The Truth: Sleep-Deprived Organizations are Inefficient

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Did you get enough sleep last night? 

Around one-third of Americans didn’t. According to the Centers for Disease Control and Prevention, 1 in 3 U.S. adults regularly sleep less than the recommended amount per night. For organizational leaders, that can spell real trouble not only for their own performance, but also the performance of the teams and employees they manage. Because inadequate sleep leads to lower overall brain function, leaders operating on a sleep deficit are prone to poor decision-making and a reduced ability to exercise patience and empathy. Not getting enough sleep is a surefire way to diminish both productivity and team morale. 

WHOOP recently partnered with McKinsey’s Executive Leadership Program in Australia to further explore the relationship between sleep and brain function in the workplace, and what we uncovered was remarkable. Listen to WHOOP Podcast 131: Understanding Stress and How it Affects Sleep Performance & Cognitive Functioning to learn more. 

“For every 45 minutes of sleep debt accrued, a person experiences a 5–10% decrease in mental control the following day,” said Nadia Fox, Ph.D. candidate at the University of Queensland. “On the flip side, we found that for every 30 minutes of deep REM sleep gained, mental control increases by 5–10% the next day.” 

For context, “sleep debt” is the difference between the amount of sleep that someone needs and the amount of sleep that they actually get. “Poor sleep” can be a single night of sleep deprivation or fragmented, unconsolidated sleep that prevents a person from moving into reparative deep sleep cycles. Sleep debt is cumulative. Poor sleep is circumstantial. Poor sleep quality contributes to sleep debt. 

The higher the sleep debt, the lower the brain function, and the decline continues until proper consistent rest is attained. And though sleeping in on the weekends might trick your brain into feeling fully recovered, you can’t make up for lost sleep in that way. Research has shown that it can take up to four days to recover from one hour of sleep lost.

But the brain is an adaptive organ. If a person has experienced poor sleep the night before, simply responding to the question “How well did you sleep?” with “I slept OK” will help the person to perform better. Even with sleep deficits, the mind is tricked into coping. 

However, mind tricks only go so far — lower overall cognitive functioning does in fact lead to lower performance. Without sleep, the brain struggles to work properly. And even those that think they can train their bodies to function just as well with less sleep can’t. In a study published in the journal Sleep, participants who cut their sleep to six hours a night suffered the same decreases in cognitive function and reaction time as people who went two full nights without sleep. The study found they did not adapt to their new sleep schedules and were generally unaware of their poor performance.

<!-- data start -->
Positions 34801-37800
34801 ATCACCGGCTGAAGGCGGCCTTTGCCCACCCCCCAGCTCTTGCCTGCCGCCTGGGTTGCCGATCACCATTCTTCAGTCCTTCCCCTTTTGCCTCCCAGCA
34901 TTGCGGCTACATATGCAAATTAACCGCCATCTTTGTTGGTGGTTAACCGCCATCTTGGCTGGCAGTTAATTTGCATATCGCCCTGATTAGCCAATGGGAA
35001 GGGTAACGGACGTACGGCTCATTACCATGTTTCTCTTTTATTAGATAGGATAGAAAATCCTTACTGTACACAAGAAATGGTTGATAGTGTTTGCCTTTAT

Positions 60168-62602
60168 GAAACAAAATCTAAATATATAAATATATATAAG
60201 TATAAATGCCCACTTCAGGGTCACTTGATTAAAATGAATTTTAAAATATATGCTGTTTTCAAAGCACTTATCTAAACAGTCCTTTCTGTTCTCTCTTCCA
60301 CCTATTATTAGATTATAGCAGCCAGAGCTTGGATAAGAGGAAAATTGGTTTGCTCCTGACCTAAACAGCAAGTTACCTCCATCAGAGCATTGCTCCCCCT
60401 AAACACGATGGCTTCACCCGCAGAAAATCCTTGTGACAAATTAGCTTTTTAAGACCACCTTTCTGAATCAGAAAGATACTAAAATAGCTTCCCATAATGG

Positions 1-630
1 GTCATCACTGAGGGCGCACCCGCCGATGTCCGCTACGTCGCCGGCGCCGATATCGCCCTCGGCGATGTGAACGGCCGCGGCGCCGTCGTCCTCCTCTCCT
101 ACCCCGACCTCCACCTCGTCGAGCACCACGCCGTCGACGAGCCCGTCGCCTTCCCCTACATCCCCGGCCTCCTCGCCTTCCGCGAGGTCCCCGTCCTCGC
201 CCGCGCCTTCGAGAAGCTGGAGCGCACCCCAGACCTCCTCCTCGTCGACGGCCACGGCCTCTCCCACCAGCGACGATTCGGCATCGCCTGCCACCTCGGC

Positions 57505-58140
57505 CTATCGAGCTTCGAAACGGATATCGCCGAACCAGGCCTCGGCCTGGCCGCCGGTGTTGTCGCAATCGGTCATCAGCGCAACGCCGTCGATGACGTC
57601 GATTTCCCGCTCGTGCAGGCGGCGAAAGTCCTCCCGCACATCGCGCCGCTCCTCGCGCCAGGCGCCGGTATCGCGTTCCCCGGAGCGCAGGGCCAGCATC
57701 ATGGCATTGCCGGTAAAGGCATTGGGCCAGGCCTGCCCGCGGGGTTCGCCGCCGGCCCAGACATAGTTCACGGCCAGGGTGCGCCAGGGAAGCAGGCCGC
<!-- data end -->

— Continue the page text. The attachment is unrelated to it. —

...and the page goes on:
A lack of sleep reduces a person’s attention span, as well as their learning, processing, and critical thinking abilities. REM sleep is critical for broader memory consolidation, and without it, building and retaining memories is difficult. A lack of quality sleep can lead to impaired cognitive flexibility, judgment, creativity, and decision-making — meaning individuals and teams are often more likely to have trouble with complex problem solving, presenting to clients, and following instructions. In fact, simply struggling to stay awake can cause sweeping problems for thinking. In extreme cases, a lack of sleep was found to induce effects that are similar to being drunk. 

A leader is in no condition to perform when their functioning is on par with that of an intoxicated person. 

To counter sleep debt, people will often reach for caffeine to gain a superficial energy boost. Caffeine increases energy and reduces sleepiness, but it cannot replace proper sleep. It also won’t help sleep-deprived people perform higher-level tasks any better. In fact, caffeine is virtually ineffective in mitigating the effects of sleep deprivation on cognitive performance.

WHOOP Unite™ helps organizations master sleep, and thus, team performance. There are several key ingredients that go into a good night’s sleep, and WHOOP helps track all of them.

  • Sleep consistency, including bedtime and waketime: WHOOP is third-party validated to accurately track sleep, including the amount of time spent in each sleep stage. The app’s Sleep Coach monitors circadian rhythm and uses that information to recommend exactly how much sleep one needs, as well as when to go to bed and wake up in order to maximize sleep consistency for the highest-quality sleep possible. 
  • Nutrition and exercise: Eating and intense activity should cease three to four hours before bed to avoid excessive body functioning like digestion or blood sugar spikes while asleep. The WHOOP Journal personalizes the nutrition and exercise tracking experience by offering a wide range of more than 100 behaviors to choose from within several categories, so users can see the effects their choices have on their sleep. 
  • Naps: Short sleep sessions are a great way to help reduce sleep debt and improve alertness. With WHOOP, users can track these shorter bursts of sleep in order to reduce any debt accumulated. 

Coach employees toward improved stress management, higher-quality sleep, and better health with WHOOP Unite. The health and wellness solution supports businesses in building a culture of engagement and care, improving employee health, and optimizing performance. Proactively identify individuals and teams with poor sleep performance so leaders can take action.

Want to gain a better understanding of how WHOOP Unite can positively impact employee performance at your organization?

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